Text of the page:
With the coronavirus pandemic looming over the world, Josh Barraud paused for a moment when he realised he needed to give a stranger mouth-to-mouth to save his life.

"We realised he'd stopped breathing - then it was time to really break out of the bubble, so to speak.

"I have to admit, there was a little voice in the back of my head going: 'Are you going in there?'"

The Wairarapa man was out for a bike ride with his young daughter late last week, in Greytown, when they went around a corner and almost collided with another cyclist.

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"[He] was on a very slow collision course with us. I'm not quite sure whether he realised he needed to get out of the way or potentially maybe already having a cardiac incident.

"But he tried to do a U-turn quickly and locked his front wheel and then toppled sideways very hard.

"Didn't even take his hands off the handlebar and wasn't wearing a helmet and smacked his head on the road, hard."

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Barraud rushed over to the man now lying unconscious in front of him.

Another woman out that day came along and started helping also; trying to put the victim in a recovery position.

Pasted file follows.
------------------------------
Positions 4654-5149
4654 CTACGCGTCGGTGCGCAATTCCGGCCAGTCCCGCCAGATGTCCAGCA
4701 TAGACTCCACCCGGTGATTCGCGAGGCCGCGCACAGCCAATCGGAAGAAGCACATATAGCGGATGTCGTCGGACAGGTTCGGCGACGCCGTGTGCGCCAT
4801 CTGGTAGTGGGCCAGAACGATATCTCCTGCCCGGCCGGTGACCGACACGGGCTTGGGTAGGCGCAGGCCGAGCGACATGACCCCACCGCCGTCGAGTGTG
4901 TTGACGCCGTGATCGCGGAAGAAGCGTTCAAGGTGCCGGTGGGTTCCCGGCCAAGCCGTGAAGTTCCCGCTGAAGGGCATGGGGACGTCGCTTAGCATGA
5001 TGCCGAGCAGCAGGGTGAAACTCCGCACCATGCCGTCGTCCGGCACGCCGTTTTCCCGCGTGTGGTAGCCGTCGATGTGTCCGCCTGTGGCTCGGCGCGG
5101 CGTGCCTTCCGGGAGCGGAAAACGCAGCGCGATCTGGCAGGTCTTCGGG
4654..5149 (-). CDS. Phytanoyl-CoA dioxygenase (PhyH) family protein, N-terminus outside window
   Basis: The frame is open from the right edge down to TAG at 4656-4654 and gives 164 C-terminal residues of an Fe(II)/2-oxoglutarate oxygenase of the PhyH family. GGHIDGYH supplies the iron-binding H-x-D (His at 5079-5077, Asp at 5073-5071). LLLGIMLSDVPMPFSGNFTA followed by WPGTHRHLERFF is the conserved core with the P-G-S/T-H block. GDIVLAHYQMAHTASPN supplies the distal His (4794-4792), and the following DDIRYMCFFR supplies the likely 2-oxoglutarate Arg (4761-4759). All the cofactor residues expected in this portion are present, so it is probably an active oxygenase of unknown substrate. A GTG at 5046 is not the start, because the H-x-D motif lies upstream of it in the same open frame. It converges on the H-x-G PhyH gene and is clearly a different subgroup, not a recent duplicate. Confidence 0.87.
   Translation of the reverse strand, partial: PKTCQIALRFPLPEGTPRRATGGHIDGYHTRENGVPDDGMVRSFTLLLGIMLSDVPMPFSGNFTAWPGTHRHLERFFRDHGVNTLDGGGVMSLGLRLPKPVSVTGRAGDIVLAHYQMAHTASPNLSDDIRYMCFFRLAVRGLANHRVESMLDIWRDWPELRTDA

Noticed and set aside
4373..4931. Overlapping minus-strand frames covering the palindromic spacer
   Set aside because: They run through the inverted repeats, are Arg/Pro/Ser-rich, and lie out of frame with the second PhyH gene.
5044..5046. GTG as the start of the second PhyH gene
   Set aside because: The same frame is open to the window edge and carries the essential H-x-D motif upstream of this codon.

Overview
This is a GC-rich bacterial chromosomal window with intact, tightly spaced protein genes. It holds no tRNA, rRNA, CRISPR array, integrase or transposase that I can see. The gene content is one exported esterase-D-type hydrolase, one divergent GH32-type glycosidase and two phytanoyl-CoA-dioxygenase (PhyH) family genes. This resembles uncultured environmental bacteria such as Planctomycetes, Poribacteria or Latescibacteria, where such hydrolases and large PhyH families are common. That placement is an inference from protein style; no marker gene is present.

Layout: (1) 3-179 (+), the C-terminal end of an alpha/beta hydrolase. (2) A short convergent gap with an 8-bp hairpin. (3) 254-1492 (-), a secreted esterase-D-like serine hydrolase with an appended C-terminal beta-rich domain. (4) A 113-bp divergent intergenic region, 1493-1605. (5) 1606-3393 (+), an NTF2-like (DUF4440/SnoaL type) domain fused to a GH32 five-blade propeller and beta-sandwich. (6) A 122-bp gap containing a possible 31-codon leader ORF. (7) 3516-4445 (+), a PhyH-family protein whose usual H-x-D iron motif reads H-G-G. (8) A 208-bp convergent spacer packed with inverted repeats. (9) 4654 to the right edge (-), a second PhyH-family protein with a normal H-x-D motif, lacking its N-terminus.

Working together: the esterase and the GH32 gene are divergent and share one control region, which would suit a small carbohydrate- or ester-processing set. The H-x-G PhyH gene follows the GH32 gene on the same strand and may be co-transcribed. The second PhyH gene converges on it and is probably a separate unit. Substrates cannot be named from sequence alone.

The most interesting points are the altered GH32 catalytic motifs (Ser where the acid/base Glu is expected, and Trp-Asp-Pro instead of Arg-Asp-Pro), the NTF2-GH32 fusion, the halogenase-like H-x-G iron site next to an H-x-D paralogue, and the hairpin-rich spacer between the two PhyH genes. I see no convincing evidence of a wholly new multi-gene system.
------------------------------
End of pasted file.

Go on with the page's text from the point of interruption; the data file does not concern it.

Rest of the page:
While they were on the phone to emergency services, the man suddenly stopped breathing.

Barraud acknowledged that for a moment, he realised he needed to effectively go against the Covid-19 lockdown restrictions if he was going to help this man he did not know.

Wairarapa man Josh Barraud with daughter Trixie, 10. Photo / Supplied
Wairarapa man Josh Barraud with daughter Trixie, 10. Photo / Supplied

"In this situation, there's only two things to do, isn't there? There's mouth-to-mouth and CPR. Those are the two options and that's what we went for.

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"I went in there with for the mouth-to-mouth and [the woman] ... started in with the chest compressions."

Barraud said he thought back to when he took a first aid course in his final year of high school - about 30 odd years ago.

"I thought I'd forgotten everything I learned in high school."

The good Samaritans' work would prove to save the life of the man before them, later identified as former Fairfax NZ News editor John Crowley.

Crowley was taken to a hospital in Wellington for treatment that day.

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Barraud said he had spoken to Crowley's wife, who had reported back that her husband was doing well.

"I have to say, it was talking to her when it really hit me - what had happened. I was pretty shocked for about a day," he said.

Covid19.govt.nz: The Government's official Covid-19 advisory website